Adolf von Hildebrand
Hildebrand grew up in Bern, where his father Bruno Hildebrand taught economics. He studied at the royal School of Applied Arts Nuremberg and 1866-67 in the studio of Caspar von Zumbusch in Munich. Soon after, he traveled to Rome, where he met Hans von Marées and Konrad Fiedler.
Despite his success and its effect on the German-speaking countries also Hildebrand was temporarily because of its orientation to the Italian Renaissance and his extended stays in Italy ( Hildebrand bought in 1874, the former monastery of San Francesco di Paola in Florence) with hostility in the home, since his art as " was little regarded German ". His principal residence was von Hildebrand, however, not in Florence, but in Munich, there to win public sector contracts can, at the time were subject to local artists; he lived here a prestigious villa in Bogenhausen district, which was a meeting place of the Munich company soon - now known as Hildebrand house. When his most important student applies his son Theodor Georgii, who built Hildebrand destroyed in WW2 Wittelsbach fountain in Munich again. Another son, Carl Sattler was a German architect and professor.
Hildebrand died age of 74 in Munich. He is buried at the cemetery Oberföhringer.
- Since 1891 Hildebrand was a member of the Prussian Order Pour le Merite for Arts and Science.
- In 1898 he was made an honorary member of the Dresden Art Academy.
- Theodor Georgii (sculptor )
- Hermann Hahn (sculptor )
- Georg Kemper (sculptor )
Hildebrand's sculptures and sculptures bear classicist, " Mediterranean " traits. They are characterized by a clear, minimalist and tranquil design. Hildebrand joined for a clear and perfect design of the artwork without a superfluous details. My favorite subject was his human form, which also generally seemed to him the noblest subject of art. He often tried to integrate a plastic plant in a larger wholeness, which ultimately propagated Hildebrand led to urban planning tasks. In the area of Fountain and Monument Art Hildebrand was Germany's leader soon.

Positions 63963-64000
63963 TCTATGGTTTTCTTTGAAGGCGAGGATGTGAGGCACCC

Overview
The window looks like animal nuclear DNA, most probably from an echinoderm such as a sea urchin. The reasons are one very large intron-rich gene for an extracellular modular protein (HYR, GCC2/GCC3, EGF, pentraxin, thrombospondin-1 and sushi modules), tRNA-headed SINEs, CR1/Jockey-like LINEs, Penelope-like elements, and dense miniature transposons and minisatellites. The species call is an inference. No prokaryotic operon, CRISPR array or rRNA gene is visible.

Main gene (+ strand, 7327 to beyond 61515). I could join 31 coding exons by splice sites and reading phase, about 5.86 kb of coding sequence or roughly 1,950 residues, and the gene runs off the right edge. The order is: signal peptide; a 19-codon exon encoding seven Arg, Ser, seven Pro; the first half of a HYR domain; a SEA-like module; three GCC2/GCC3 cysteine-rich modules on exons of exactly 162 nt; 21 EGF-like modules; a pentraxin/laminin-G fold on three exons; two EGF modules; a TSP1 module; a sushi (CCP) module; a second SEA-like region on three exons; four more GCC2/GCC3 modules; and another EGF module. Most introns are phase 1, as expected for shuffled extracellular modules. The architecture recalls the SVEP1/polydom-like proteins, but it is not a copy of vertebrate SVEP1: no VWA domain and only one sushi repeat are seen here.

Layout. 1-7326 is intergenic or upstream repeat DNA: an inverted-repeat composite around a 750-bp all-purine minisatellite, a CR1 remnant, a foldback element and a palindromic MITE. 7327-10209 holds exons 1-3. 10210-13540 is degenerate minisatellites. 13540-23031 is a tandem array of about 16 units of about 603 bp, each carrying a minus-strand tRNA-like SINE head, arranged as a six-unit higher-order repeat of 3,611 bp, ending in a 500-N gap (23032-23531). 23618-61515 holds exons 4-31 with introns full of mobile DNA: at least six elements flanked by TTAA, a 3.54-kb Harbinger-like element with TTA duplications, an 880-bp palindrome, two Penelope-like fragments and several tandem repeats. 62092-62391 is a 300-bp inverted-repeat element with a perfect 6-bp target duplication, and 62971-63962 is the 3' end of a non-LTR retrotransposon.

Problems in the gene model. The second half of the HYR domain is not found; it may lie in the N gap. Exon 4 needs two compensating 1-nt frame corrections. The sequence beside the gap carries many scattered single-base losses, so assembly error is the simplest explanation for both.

Hildebrand's theoretical work "The problem of form in the visual arts " (1893 ) was influenced by the ideas of his friend and promoter Konrad Fiedler. It has in particular the art of science - and especially the art historian Heinrich Wölfflin - affected. In his work, Hildebrand is based on the principle that " the work of art [ ... ] eye be just " had ( Wölfflin ). For each work there is an ideal point of consideration. For the sculpture, which is usually seen from a distance, this means that they must take account of the two-dimensionality of human perception: reduction and waiver of details are - similar for the seven years older than Auguste Rodin - to Hildebrand's work maxims. The relief, which, according to Hildebrand ideally corresponds to the human faculty of intuition, is the normative dimension of plastic at all.